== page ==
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Obsessive, Compulsive, Digital: Why Parents Cannot Afford To Be Old-Fashioned

I first have noticed that something was wrong when my 9-year-old started having troubles falling asleep. It is quite common for the kids of his age, so I took all the usual steps. We’ve talked about how sleep is important and how he must get up in the morning to be at school on time. We negotiated the time. I stocked up on chamomile tea and lavender essential oil.
The revelation

Then I told him, that he probably should not play with his tablet before the bedtime. That is when the true issue came to light. I agree, I probably should not have allowed him tablet in the evenings in the first place, but it seemed so calming. Until he began throwing tantrums after my saying “That’s enough for the day”. The pattern appeared to be erratic. One day he would give up his tablet willingly, another day he would cling to it for his life.

- You will play tomorrow, but now it’s time to go to bed.
- I don’t want to go to bed! My scores are messy!

“Messy” meaning not all round numbers. He wouldn’t go to bed until he put them all in order as he perceived it. The worst thing about this was that he could not fall asleep because he kept imagining “the mess”.

Then there were my playlists. He asked for my smartphone only to alphabetize the titles, put everything in order in folders and add missing album artworks and tags. At first, I didn’t realize it might be a problem. After all, instead of playing some gory game, he wanted to systematize things. What can be more harmless, tranquil and beneficial? The problem was, again, that he could not get it out of his mind until everything was done and perfectly arranged, and sometimes it took more than a reasonable amount of time.

After we went to see a specialist, she surprised us with mild to moderate case of OCD. I was puzzled. I could see no signs of anything one would imagine when hearing “OCD”. That is in the real life I couldn’t.

Looking deeper

As odd as the diagnosis seemed to me at the time, it makes sense now. One just has to look how much time kids spend on their digital devices. They practically live there. Maybe that is the reason why they channel their quirks, anxieties, fears and their need for order there as well. The real world is not that relevant. Besides, the world is too complicated and unyielding. It is for grown-ups. Whereas digital is obedient and pliable.
Just by moving a finger, kids can put things in order, rearrange or erase. If something is boring they skip it, if something is too complicated they switch to another app, page, tab. They rule their digital realm. Likewise, if something is forbidden in the real world, they go and do, say, search and find it online, and they do so mostly in secret.

The secrecy of what children do online is a reason why parents worldwide struggle with understanding the issues they have to deal with. That was the case with me, and it took me a lot of time to find out what was wrong in the first place. That is because I kept looking for the signs in the real world, the world from which my son was gradually alienating himself.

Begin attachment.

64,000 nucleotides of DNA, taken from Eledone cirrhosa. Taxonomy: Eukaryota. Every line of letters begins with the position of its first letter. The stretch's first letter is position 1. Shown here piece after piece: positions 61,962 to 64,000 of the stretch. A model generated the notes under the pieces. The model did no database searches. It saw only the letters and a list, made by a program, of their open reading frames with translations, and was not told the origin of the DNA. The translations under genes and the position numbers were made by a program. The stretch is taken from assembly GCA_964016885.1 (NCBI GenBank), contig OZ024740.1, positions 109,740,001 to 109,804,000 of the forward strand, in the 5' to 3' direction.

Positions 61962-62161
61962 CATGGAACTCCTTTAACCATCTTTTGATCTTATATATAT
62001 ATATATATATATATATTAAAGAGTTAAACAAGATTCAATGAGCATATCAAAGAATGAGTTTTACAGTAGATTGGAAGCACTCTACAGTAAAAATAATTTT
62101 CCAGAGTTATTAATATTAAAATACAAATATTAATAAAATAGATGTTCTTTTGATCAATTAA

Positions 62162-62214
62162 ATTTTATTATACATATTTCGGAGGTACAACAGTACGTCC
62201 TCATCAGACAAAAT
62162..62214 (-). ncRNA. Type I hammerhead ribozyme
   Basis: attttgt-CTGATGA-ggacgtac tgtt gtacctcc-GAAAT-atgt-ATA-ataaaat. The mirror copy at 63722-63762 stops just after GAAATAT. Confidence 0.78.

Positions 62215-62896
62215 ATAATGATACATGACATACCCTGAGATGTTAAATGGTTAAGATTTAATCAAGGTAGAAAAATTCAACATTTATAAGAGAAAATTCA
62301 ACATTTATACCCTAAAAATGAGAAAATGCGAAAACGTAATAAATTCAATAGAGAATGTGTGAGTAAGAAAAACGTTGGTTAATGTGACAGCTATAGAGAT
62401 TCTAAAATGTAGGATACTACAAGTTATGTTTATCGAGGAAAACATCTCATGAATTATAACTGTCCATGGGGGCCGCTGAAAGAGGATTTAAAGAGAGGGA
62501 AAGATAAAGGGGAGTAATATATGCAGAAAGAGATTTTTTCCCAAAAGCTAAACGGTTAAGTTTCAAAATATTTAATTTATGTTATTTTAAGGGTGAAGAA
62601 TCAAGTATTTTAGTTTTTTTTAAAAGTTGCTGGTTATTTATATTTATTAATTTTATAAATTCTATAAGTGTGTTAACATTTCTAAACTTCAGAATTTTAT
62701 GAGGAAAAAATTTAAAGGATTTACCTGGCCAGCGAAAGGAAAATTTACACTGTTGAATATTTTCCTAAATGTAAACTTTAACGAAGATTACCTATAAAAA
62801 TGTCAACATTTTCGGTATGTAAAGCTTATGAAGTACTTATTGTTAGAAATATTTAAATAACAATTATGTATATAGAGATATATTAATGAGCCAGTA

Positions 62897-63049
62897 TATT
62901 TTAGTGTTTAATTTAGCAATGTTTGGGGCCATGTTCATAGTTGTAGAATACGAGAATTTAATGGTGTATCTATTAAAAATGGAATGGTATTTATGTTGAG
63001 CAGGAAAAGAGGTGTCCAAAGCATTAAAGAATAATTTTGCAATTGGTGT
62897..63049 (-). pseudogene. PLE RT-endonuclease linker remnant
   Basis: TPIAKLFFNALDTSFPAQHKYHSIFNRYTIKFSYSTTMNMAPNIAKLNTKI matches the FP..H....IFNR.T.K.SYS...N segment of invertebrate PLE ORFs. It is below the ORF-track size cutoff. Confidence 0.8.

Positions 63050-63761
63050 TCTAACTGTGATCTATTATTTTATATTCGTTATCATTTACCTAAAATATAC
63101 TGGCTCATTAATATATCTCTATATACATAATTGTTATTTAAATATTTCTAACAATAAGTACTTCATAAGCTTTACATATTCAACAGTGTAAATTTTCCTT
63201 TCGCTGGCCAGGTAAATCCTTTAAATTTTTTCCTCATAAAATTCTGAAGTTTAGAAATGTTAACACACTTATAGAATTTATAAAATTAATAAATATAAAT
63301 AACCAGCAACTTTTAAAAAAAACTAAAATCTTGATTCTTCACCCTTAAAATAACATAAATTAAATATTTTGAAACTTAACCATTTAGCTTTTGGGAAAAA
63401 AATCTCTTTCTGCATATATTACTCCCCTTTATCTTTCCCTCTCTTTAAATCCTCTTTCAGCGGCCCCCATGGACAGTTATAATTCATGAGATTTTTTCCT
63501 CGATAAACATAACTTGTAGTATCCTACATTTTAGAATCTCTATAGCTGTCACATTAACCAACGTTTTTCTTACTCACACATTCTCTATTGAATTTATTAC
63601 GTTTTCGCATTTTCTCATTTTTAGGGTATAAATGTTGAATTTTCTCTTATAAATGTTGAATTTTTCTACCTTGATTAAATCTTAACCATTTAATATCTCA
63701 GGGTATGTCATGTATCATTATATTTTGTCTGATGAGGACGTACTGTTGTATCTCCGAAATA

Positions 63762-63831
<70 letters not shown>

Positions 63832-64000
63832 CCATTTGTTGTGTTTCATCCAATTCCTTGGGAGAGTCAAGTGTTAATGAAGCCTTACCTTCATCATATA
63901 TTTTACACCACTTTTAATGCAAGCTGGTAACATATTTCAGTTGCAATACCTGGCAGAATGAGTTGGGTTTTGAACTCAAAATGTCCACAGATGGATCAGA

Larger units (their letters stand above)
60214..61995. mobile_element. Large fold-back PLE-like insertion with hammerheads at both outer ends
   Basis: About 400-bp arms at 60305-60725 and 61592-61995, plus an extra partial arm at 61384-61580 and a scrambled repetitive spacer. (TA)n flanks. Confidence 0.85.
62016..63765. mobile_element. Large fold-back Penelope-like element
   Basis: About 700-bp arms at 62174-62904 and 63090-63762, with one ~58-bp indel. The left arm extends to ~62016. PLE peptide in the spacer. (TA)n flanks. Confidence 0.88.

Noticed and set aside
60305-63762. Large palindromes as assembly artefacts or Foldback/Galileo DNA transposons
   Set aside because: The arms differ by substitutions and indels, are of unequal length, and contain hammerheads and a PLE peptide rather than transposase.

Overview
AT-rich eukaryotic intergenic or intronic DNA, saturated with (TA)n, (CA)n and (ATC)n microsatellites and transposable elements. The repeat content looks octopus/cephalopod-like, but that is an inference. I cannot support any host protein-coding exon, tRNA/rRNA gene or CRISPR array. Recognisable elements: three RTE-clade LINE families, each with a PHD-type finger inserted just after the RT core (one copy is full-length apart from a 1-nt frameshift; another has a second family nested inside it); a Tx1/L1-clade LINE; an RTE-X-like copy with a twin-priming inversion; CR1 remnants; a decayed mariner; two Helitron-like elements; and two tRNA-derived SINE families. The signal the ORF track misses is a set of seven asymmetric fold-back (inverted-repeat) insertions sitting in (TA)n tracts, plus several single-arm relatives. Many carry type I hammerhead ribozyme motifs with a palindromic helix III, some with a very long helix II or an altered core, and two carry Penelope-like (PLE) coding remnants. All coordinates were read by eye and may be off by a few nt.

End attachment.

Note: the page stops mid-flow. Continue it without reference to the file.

Why so serious?

The problem is that we do not actually live in our tablets and smartphones (although, it often seems that we do). We must prepare our kids to meet the real tough challenges of the real tough world. It is good that they have cyberworld as an aid, this channel to vent out, but we must make sure that they realize it is not the way to tackle the actual problems. If anything, it is a way to create some new ones (like my son’s insomnia).

By just moving a finger they won’t be able to tidy up their room, fix their grades, or get a job. We have to teach them problem-solving skills, the only way to deal with something disturbing and uncomfortable, i.e. facing it. Not escaping into digital perfectionism (self-indulgence, anonymous bullying, or whatever kids do online when their parents aren’t watching).

Yet to provide a positive example, we must face the problems ourselves. And I see the digital barrier as a problem. We live in separate worlds, on the opposite sides of this thin glowing facet of liquid crystals. We give tablets to our kids as pacifiers when they are still in their cribs; we give them our phones instead of our attention and from this stem multiple problems that persist into adulthood. While we look another way, they drift away from us, slowly but surely. If I kept ignoring my son’s digital life any longer, who knows how deep his OCD issues would become (or any other issues for that matter).

We must change our perspective on digital. For us, it’s entertainment. For them, it’s the world. The whole new world with its own dangers, struggles, disorders, and other novelty phenomena. Now I believe that no parent should give their kids gadgets without serious discussions and some sort of iPhone or Android child protection software. We cannot afford to be ignorant and “old-fashioned” if we want to understand our children and be able to help them when they need us to.

Jana Rooheart's picture
Staff Writer at

 Jana Rooheart is a caring blogger and education specialist. She writes academic writing guides and helpful blog posts for students at You can contact Jana via Twitter or Facebook.